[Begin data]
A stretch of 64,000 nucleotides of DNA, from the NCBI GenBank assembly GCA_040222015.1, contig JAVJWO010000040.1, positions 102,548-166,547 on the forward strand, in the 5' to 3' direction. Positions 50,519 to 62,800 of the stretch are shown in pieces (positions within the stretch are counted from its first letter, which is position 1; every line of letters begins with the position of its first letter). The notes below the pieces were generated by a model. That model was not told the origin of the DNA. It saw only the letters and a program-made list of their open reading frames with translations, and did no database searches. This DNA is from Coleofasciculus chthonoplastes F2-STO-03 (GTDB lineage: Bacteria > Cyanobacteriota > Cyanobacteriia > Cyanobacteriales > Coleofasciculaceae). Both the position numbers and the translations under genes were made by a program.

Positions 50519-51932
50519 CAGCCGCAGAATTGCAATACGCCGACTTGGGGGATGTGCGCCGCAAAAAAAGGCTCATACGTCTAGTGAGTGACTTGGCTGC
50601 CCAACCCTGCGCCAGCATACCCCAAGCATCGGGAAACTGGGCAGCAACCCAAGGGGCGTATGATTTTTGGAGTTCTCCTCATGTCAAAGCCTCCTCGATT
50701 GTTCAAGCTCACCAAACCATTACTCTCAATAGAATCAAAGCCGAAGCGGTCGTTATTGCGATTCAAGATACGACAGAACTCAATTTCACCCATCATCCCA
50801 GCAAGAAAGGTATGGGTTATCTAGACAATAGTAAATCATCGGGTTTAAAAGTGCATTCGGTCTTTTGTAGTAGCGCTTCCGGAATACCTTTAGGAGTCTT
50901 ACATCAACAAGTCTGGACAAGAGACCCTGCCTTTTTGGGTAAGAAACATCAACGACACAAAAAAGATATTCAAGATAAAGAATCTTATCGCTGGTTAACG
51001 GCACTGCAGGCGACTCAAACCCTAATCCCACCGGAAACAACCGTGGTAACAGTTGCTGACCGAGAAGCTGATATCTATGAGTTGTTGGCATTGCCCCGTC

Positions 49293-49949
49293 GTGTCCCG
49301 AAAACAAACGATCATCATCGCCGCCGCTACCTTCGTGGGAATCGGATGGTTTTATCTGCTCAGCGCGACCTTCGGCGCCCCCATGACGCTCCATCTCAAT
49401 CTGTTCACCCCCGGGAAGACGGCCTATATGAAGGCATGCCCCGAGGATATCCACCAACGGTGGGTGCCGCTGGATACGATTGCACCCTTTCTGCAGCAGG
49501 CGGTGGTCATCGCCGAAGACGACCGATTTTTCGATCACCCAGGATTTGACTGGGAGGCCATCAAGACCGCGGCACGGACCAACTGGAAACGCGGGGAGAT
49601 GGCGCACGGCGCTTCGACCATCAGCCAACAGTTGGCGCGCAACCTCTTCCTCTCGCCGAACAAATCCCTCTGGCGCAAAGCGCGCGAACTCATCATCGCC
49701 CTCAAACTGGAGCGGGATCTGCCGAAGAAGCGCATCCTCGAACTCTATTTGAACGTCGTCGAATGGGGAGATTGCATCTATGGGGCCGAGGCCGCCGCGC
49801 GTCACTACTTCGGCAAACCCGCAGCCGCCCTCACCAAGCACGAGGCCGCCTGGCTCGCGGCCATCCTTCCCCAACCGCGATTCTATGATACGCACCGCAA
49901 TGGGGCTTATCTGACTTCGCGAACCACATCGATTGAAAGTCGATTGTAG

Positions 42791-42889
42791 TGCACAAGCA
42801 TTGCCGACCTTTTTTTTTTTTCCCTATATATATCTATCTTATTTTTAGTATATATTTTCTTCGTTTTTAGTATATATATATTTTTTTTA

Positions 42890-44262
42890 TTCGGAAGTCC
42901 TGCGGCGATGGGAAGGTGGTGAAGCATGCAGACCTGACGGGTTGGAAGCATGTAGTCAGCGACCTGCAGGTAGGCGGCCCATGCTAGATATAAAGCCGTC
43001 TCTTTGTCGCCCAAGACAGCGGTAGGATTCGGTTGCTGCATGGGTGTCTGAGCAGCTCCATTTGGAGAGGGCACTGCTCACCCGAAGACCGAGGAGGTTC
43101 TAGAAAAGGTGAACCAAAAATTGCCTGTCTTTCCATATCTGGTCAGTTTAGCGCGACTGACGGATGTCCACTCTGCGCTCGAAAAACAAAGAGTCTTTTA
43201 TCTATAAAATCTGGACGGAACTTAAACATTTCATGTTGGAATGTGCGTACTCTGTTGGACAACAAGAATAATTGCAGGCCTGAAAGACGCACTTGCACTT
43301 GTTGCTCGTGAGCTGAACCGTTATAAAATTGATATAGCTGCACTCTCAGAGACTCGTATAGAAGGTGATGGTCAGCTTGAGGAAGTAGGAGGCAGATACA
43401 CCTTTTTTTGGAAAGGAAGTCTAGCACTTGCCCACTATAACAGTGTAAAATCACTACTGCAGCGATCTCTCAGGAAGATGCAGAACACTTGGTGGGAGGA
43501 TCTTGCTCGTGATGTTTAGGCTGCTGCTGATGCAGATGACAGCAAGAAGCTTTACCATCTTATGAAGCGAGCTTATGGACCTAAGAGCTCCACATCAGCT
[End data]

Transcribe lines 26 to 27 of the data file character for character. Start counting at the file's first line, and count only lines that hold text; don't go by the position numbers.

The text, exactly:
43201 TCTATAAAATCTGGACGGAACTTAAACATTTCATGTTGGAATGTGCGTACTCTGTTGGACAACAAGAATAATTGCAGGCCTGAAAGACGCACTTGCACTT
43301 GTTGCTCGTGAGCTGAACCGTTATAAAATTGATATAGCTGCACTCTCAGAGACTCGTATAGAAGGTGATGGTCAGCTTGAGGAAGTAGGAGGCAGATACA